WORLD WHEAT SITUATION AND OUTLOOK
Global wheat trade in 2002/03 is projected to be 105.7 million tons; 1.5 million tons lower than 2001/2002. World production is expected to rise by more than 15 million tons as smaller crops in the United States, FSU, Eastern Europe, and North Africa are more than offset by larger crops in Australia, Argentina, China the EU, India, and Middle East. The Middle East is expected to recover somewhat from drought conditions experienced over the past few years. Meanwhile, the EU is expected to have the largest production rebound, 15 million tons, with a record crop resulting from increased plantings and higher yields.
Global consumption in 2002/03 is expected to rise by about 8.5 million tons to a record level. This growth is attributed to increases in food and feed use, which is expected to rise as a result of continued abundant supplies of low quality wheat.
Import demand is forecast marginally lower than 2001/02. Higher imports are expected in China as a result of dwindling stocks and demand for better quality wheat. Additionally, imports are seen rising in Tunisia and Morocco because of smaller crops. These gains will be largely offset by the EU’s return to traditional import levels.
Argentina, the EU, Turkey, India, and Kazakstan are all expected to boost exports while Australia, Russia and the Ukraine should remain significant exporters. Meanwhile the United States, Canada, and Eastern Europe are expected to export less, because of reduced exportable supplies.
After falling for three consecutive years, global stocks are forecast nearly identical to 2001/02 as production is expected to match consumption. Despite a continued drawdown in China, global stocks are flat largely due to increases in the exporting countries of India, the Ukraine, and EU.
Production in the United States is initially forecast to decline by nearly 2 million tons to its lowest level since 1988/89 because of lower area and yield. Stocks will be drawn down maintaining some support for prices and making U.S. wheat less competitive. This coupled with a recovery in major competitor supplies and continued abundant and low-priced wheat from non-traditional suppliers is expected to result in U.S. exports falling 2.5 million tons to 24 million, the lowest in more than 30 years.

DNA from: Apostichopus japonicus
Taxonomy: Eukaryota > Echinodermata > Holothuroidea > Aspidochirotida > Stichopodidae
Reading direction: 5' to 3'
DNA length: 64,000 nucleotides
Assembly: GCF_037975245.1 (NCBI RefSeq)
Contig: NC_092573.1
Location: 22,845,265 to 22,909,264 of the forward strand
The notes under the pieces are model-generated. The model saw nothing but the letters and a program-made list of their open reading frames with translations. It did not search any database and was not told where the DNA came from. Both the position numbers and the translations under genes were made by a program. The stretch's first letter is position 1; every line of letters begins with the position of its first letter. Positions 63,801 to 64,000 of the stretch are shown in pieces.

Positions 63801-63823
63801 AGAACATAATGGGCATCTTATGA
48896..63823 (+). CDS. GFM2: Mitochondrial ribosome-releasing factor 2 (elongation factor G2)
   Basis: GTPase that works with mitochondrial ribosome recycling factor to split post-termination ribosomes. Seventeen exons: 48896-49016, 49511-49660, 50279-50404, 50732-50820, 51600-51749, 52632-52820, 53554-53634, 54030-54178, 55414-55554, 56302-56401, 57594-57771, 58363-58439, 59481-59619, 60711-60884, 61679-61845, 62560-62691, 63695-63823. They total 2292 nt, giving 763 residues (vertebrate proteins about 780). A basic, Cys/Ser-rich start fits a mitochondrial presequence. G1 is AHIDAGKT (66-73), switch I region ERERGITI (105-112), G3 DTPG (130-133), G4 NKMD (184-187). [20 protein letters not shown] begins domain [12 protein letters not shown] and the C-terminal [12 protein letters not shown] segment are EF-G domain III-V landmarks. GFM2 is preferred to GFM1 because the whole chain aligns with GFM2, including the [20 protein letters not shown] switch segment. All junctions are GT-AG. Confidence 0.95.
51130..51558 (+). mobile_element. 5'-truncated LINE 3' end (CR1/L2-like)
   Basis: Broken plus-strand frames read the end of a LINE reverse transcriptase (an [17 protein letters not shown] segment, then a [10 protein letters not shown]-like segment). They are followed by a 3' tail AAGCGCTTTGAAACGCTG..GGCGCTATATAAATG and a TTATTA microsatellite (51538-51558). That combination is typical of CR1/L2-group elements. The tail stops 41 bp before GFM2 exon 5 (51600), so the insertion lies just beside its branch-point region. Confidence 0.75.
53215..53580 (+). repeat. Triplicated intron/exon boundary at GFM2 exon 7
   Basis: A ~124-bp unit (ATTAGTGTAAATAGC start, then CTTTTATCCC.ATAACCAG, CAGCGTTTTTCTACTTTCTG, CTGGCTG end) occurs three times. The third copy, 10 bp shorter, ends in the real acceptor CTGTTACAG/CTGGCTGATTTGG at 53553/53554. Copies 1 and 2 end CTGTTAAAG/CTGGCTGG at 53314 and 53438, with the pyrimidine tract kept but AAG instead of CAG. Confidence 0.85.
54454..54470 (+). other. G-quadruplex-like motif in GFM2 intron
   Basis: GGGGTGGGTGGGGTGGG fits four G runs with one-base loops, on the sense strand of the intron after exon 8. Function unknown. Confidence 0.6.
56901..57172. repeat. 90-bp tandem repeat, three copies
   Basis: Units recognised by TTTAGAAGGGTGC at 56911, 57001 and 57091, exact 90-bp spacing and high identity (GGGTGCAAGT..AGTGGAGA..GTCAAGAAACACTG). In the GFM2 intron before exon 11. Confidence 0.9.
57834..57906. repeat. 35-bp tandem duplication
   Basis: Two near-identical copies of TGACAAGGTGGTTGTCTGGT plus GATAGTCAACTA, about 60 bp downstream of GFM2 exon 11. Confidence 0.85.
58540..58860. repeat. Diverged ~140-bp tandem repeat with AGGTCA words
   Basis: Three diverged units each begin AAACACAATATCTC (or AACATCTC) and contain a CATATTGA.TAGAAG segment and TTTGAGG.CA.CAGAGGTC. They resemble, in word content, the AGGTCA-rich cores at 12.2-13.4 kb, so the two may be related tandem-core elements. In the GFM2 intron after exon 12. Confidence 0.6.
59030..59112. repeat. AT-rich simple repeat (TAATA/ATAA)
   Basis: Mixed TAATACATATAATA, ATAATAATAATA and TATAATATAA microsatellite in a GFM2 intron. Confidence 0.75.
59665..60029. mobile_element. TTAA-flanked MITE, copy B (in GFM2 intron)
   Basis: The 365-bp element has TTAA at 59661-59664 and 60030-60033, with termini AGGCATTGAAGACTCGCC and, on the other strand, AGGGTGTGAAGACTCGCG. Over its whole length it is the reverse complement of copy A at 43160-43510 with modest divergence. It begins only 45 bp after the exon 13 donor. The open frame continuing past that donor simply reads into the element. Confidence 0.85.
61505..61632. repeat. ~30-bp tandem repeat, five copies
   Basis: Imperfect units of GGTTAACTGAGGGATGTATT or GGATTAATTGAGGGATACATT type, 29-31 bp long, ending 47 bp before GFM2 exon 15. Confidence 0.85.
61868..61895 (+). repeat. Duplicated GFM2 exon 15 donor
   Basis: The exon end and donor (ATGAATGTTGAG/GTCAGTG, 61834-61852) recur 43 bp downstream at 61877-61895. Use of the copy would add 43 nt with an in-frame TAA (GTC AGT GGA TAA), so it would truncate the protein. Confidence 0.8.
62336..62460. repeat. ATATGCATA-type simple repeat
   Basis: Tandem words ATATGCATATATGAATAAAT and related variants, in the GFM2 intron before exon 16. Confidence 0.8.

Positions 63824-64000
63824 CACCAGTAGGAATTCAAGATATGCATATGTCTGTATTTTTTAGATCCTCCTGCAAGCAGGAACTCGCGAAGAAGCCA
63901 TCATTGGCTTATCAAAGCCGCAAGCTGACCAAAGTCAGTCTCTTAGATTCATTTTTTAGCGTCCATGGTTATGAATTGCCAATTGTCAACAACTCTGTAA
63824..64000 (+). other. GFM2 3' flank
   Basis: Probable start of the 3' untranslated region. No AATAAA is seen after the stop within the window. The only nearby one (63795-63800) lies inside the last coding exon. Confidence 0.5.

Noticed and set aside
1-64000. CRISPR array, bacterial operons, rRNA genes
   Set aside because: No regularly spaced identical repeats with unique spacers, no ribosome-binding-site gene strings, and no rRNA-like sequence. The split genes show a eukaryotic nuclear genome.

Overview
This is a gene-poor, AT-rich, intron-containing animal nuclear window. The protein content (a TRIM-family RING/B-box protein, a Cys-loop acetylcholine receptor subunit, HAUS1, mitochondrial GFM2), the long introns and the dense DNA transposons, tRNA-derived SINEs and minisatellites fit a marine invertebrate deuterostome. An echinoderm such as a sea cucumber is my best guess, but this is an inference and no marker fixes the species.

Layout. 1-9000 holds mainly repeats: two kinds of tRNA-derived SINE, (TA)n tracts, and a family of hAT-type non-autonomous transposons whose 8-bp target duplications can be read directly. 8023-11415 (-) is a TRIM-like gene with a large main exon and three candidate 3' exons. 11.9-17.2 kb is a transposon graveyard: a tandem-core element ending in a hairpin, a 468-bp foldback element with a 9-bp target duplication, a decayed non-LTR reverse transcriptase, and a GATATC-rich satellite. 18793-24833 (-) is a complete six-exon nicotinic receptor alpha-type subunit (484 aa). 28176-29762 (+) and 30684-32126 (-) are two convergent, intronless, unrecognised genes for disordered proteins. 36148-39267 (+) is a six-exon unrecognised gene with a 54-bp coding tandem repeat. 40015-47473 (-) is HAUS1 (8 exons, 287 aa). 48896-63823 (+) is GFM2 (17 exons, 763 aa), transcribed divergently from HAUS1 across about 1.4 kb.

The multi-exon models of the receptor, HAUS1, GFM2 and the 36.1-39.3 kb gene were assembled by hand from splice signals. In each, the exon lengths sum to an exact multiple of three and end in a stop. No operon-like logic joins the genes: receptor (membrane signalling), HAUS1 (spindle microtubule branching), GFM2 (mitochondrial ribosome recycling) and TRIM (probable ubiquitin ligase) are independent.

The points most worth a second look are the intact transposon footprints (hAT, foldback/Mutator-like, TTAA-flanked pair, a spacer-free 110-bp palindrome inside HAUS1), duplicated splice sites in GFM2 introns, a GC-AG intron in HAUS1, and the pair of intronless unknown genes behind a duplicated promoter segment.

Larger planted area combined
with improved growing conditions, are expected to result in a much larger European
Union crop. With greater supplies, EU prices should be more competitive but
the Commission will have to subsidize exports to compete with very cheap FSU
supplies. Therefore, exports are
seen recovering by 2 million tons from the lowest level in more than 20 years.
Expanding acreage in Argentina will mean increased exports. Brazil remains the major buyer of Argentine wheat but with more expected to be shipped to destinations outside of South America. Canada is expected to produce a larger crop than last year’s drought reduced level. However, reduced carry in stocks will drop total supplies and result in exports falling by 1 million tons. Australia is forecast to increase production by 500,000 tons which, combined with large carry in stocks, is expected to lead to exports unchanged form 2000/01 at 18 million tons.
Increased production in India, combined with government’s attempts to relieve burdensome stocks, will stimulate subsidized exports. Although the government’s stated goal of 10 million tons is highly unlikely, a reported better quality crop and cleaning facilities at ports are expected to lead to exports of 4 million tons.
Due to large exportable supplies, Kazakstan is expected to increase exports by 500,000 million tons. These exports will be facilitated by an improved grain transportation system, especially to Iran and buyers in the Caucuses region. Meanwhile, Russia and Ukraine will continue to be significant exporters to markets in North Africa and the Middle East.
Drought is again hindering crops in Morocco and Tunisia leading to even greater imports than 2001/02 while Egypt and Algeria are expected to experience similar production and imports to a year earlier.
Iran is forecast to import 1 million tons less than 2001/02, as greater moisture availability boosts crop prospects. Continuation of the U.N. oil-for-food agreement with Iraq is likely to keep their imports unchanged from a year earlier. Imports by the United Arab Emirates are expected to increase from the current year’s near-record levels because of an abundance of low-priced Indian wheat as well as opportunities to export flour.
China’s crop is forecast up 2 million tons due to better grain conditions. Nevertheless, imports are expected to increase as consumption continues to outpace production thereby drawing down stocks. In addition, China’s entry into the WTO creates the opportunity to import better quality wheat likely to be used for blending with domestic supplies.
Higher imports are expected for South Korea and the Philippines as supplies of low-priced wheat, most destined for livestock feeding, will be available from Ukraine and India.
Former Soviet Union
Although production is expected to fall by 10 million tons, it will remain well above the five-year average. Stocks held by Kazakstan, Russia and Ukraine are expected to remain large. Imports in the region are consequently expected to remain low.
Much larger production, combined with higher import duties, is expected to reduce imports dramatically. However, abundant supplies of FSU wheat, greater access to duty-free Eastern European wheat, and continued imports of high protein and durum wheat from the United States, Canada, and Australia are expected to lead to imports of 4 million tons.
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